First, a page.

I think Halloween Ends is the kind of movie that demands more than one viewing to really appreciate the effort taken to create something fresh but familiar. If I see Ends again, knowing where it’s all going, I believe I will have a much better experience. You could argue a movie should be good from the first watch or it’s not really a good movie. I can’t exactly argue against that viewpoint but here we are and Halloween Ends exists. Perhaps after a second watch I’ll realize it didn’t help but from my current vantage point, Halloween Ends has a less than interesting first act saved by a second and third act that feel as if the movie finally finds its footing and really begins to take off.

A major mistake of the second entry, Kills, is the placing of the Laurie Strode character from lead to glorified cameo. In part 3, Strode is back and ready to finish things once and for all. Even to the detriment of her own kin. The state of modern Haddonfield is a battlefield of ghosts in every corner of town. Though Michael is scarce these days, his presence is felt now more than ever. Though the boulder splashed and settled, the wake of its impact is still washing over a town left in shambles after the events of part 2. This anxiety blanketing a wounded townspeople is beginning to change their very behavior and despite their desire to move on from the past, their present is dictating a much uglier future. A story of bullies and their unfortunate prey begins to take shape creating a new chapter in the world of dead-eyed evil. Michael might still be lurking in the shadows, but his legend has already begun forming the next in a line of the unthinkable. “We stopped checking for monsters under our bed when we realized that they were inside us.”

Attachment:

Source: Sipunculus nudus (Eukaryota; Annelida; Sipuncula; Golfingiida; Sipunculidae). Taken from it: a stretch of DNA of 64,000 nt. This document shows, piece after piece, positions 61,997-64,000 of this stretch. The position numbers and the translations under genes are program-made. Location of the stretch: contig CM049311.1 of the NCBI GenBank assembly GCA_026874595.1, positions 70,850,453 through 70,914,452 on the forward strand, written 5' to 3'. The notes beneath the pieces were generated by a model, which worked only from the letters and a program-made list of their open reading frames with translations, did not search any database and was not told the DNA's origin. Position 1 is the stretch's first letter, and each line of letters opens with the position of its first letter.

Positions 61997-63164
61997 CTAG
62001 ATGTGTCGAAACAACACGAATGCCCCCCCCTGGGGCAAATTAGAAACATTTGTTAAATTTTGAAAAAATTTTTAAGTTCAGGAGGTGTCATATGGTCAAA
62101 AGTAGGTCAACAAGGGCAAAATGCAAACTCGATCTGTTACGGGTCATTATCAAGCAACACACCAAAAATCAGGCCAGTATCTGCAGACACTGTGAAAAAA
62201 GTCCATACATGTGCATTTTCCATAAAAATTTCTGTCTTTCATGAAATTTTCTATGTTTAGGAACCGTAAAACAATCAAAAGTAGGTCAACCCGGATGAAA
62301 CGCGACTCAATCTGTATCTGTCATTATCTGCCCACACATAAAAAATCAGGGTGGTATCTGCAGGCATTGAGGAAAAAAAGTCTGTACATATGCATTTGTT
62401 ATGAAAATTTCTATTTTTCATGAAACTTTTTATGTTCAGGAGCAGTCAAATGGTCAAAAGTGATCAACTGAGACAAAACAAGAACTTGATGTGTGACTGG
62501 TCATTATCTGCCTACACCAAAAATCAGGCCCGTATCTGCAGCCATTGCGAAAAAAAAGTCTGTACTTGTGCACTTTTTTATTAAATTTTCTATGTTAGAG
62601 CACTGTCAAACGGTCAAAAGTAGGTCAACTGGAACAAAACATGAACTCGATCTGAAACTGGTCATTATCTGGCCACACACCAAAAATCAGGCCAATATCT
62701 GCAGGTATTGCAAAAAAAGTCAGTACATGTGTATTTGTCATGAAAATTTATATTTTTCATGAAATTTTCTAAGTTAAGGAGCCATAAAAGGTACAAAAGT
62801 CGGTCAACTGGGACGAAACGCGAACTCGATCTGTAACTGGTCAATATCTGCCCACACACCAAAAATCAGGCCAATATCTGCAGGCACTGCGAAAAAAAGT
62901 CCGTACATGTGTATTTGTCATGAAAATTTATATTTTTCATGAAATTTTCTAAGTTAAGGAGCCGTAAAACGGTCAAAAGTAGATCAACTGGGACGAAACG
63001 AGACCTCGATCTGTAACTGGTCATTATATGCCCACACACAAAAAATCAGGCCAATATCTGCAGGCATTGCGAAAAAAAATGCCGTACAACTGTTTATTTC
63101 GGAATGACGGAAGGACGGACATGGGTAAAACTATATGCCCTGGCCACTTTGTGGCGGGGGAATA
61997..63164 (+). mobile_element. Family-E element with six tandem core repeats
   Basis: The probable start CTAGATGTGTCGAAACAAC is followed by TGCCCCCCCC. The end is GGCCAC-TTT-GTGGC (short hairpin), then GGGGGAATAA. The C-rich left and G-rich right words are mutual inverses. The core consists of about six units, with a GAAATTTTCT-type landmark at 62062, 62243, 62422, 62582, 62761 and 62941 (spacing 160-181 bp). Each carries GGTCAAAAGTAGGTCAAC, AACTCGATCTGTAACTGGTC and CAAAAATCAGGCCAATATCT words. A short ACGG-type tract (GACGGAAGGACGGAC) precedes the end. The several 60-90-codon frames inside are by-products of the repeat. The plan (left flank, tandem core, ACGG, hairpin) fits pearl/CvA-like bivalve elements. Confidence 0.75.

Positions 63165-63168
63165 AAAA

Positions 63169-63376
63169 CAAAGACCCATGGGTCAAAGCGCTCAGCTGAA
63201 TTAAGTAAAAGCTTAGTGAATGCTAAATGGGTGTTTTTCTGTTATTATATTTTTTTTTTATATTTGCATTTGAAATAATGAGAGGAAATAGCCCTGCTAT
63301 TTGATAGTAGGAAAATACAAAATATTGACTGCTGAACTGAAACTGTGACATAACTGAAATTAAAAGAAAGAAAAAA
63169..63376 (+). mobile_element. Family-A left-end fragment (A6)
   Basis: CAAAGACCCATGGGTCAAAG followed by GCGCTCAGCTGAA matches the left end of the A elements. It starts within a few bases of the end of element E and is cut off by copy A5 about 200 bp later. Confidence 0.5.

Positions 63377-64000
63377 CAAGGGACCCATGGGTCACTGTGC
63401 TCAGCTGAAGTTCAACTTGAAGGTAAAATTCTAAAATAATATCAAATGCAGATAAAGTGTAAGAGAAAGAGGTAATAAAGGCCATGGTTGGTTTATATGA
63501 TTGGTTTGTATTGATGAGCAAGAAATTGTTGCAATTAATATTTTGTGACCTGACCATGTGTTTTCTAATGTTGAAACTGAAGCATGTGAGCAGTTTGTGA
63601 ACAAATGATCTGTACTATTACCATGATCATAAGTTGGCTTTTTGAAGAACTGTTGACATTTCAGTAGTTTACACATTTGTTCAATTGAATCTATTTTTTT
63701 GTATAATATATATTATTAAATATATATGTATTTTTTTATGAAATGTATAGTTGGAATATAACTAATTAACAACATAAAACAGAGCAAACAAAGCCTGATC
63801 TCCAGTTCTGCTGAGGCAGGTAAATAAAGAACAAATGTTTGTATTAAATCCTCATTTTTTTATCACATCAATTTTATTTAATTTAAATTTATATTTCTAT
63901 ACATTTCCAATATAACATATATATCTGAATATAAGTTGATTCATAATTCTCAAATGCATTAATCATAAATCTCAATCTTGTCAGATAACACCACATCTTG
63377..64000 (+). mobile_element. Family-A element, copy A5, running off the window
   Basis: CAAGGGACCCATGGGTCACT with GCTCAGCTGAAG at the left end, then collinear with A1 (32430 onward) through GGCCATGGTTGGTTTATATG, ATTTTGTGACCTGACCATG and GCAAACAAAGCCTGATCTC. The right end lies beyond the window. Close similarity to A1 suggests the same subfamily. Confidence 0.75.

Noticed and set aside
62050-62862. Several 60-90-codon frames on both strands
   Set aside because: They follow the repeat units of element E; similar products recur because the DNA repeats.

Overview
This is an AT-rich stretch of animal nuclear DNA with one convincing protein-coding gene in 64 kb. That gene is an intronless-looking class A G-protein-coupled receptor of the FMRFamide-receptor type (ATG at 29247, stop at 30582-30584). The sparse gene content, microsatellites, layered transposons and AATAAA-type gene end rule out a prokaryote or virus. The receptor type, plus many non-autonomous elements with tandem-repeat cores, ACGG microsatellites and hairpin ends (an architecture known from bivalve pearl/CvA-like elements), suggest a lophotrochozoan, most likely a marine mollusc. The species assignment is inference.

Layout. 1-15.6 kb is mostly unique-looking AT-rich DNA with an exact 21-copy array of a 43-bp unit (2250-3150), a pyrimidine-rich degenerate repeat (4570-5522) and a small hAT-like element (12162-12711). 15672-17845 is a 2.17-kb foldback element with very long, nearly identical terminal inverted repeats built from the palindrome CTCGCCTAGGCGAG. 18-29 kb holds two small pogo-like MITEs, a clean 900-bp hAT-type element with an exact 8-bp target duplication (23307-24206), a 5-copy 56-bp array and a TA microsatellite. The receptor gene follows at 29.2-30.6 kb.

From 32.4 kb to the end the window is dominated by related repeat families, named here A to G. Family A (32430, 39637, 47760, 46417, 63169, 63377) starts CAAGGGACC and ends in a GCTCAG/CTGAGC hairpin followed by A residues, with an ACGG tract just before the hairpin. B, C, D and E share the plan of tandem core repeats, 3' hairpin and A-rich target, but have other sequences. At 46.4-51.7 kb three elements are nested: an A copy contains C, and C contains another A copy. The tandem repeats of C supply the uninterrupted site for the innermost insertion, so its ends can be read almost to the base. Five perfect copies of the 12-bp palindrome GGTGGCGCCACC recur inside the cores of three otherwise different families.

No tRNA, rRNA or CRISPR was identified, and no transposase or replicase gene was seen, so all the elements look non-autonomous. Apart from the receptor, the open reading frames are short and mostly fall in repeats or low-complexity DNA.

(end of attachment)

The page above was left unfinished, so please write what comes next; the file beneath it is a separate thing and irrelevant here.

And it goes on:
So, take some patience with you for this entry and understand, while at times off-putting and inexcusably slow in its first act, once established, Halloween Ends really begins to make itself something to be remembered. The first in this trilogy is still without question the best of the three, but Ends’ final hour saves the mistakes of its first forty-five minutes and places it in a strong second position ahead of Halloween Kills. I can’t say my first experience with Ends was good or bad, I can say it was good enough that I’m still interested in the idea of rewatching it with a different perspective. After my initial viewing of Kills, I was done with it. I would say this is an improvement.

Rated R For: bloody horror violence and gore, language throughout and some sexual references
Runtime: 111 minutes
After Credits Scene: No
Genre: Horror, Thriller
Starring: Jamie Lee Curtis, Andi Matichak, Will Patton, Rohan Campbell
Directed By: David Gordon Green

Out of 10 Nerdskulls
Story: 7.5/ Acting: 7/ Directing: 8/ Visuals: 8.5
OVERALL: 7 Nerdskulls

Buy to Own: Yes.

Check out the trailer below:


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Chase Gifford

"Cinema is the most beautiful fraud in the world"-Jean-Luc Godard